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Application of epidemiologic methods to assess risk of occupational injury.
Sanderson LM; Coleman PJ
Analysis of the Risk of Accidents at Work, Methods and Applications, Ottawa, 12 May 1983, Collection of Communications, International Section of the ISSA for Research on Prevention of Occupational Risks. 1983 May; :37-41
Basic designs available for epidemiological studies of the working population useful for identifying various risks associated with specific occupations were described and discussed. The first of these designs was the cohort or prospective study and the second was the case/comparison or retrospective study. In the cohort design, workers were investigated who had different levels of exposure to risks within a defined employee population. These workers were followed over a period of time until it is possible to calculate a specific rate of injury or injury risk for each of the different exposure levels within the larger group. Cohort studies could be done retrospectively or currently or use a combination of the two time periods. Cohort studies generate the incidence risk, the risk ratio, and the standardized incidence ratio in regard to occupational injury risk. In case/comparison studies the goal is to identify an association between a risk factor and disease. The measurement of risk generated from a case/comparison study was the odds ratio. Possible confounding variables and relationships between risk factors can be studied using multivariate modeling methods. Two examples were provided. One example was of a historical cohort study of occupational injuries sustained in 1979 by a population of blue collar petrochemical workers. The second example concerned fictitious data on risk factors associated with ten construction crew members who were injured in falls from elevations compared with 20 uninjured workers.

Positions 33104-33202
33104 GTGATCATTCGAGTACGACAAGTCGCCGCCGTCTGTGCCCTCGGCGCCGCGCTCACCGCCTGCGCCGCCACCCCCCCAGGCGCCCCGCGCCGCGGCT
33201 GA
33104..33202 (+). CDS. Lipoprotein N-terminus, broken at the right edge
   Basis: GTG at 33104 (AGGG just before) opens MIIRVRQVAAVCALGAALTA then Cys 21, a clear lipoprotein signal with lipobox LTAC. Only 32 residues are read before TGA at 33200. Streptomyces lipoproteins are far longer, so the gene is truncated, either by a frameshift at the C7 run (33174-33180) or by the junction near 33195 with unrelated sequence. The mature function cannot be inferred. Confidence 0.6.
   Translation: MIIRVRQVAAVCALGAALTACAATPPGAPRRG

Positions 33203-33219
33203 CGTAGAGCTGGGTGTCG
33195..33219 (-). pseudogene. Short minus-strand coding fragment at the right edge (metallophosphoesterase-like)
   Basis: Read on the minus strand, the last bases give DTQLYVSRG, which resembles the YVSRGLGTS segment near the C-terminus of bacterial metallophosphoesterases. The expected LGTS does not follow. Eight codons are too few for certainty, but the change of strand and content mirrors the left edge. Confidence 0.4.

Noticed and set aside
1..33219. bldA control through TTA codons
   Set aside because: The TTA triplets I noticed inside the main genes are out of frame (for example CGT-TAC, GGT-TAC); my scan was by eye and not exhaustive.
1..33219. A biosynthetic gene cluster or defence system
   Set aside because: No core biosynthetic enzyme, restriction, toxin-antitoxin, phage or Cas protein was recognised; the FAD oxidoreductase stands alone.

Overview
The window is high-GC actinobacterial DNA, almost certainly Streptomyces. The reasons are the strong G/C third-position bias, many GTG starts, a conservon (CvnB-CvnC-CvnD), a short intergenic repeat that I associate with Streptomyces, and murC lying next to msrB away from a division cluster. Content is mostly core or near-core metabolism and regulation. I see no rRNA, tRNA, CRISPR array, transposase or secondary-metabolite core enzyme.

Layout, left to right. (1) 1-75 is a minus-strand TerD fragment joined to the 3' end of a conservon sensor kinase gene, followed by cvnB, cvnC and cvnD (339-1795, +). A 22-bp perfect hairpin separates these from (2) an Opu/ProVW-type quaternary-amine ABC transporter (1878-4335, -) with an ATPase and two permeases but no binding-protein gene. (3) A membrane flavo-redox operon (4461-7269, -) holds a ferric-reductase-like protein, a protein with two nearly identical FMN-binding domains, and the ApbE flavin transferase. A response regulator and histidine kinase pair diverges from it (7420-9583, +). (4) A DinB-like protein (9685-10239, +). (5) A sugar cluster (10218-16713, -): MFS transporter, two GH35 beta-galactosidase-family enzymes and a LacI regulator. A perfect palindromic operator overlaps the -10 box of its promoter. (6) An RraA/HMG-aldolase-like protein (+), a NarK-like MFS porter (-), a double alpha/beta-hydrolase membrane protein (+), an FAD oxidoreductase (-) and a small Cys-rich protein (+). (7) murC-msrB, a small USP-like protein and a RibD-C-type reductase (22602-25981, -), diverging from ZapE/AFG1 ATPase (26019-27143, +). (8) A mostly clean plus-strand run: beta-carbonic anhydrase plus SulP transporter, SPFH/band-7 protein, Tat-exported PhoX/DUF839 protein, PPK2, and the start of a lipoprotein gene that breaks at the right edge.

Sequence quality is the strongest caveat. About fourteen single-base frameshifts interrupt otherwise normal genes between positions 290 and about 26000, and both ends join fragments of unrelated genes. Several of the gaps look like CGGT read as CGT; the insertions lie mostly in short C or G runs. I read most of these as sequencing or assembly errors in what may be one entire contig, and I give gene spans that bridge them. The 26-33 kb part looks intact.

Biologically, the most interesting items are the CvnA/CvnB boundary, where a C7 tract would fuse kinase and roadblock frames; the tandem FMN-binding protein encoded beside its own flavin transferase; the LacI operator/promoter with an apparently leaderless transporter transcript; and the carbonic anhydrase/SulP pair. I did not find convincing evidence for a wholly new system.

Epidemiology; Risk-analysis; Risk-factors; Construction-workers; Accident-analysis; Accident-prevention; Safety-research;
Analysis of the Risk of Accidents at Work, Methods and Applications, Ottawa, 12 May 1983, Collection of Communications, International Section of the ISSA for Research on Prevention of Occupational Risks
Page last reviewed: September 2, 2020
Content source: National Institute for Occupational Safety and Health Education and Information Division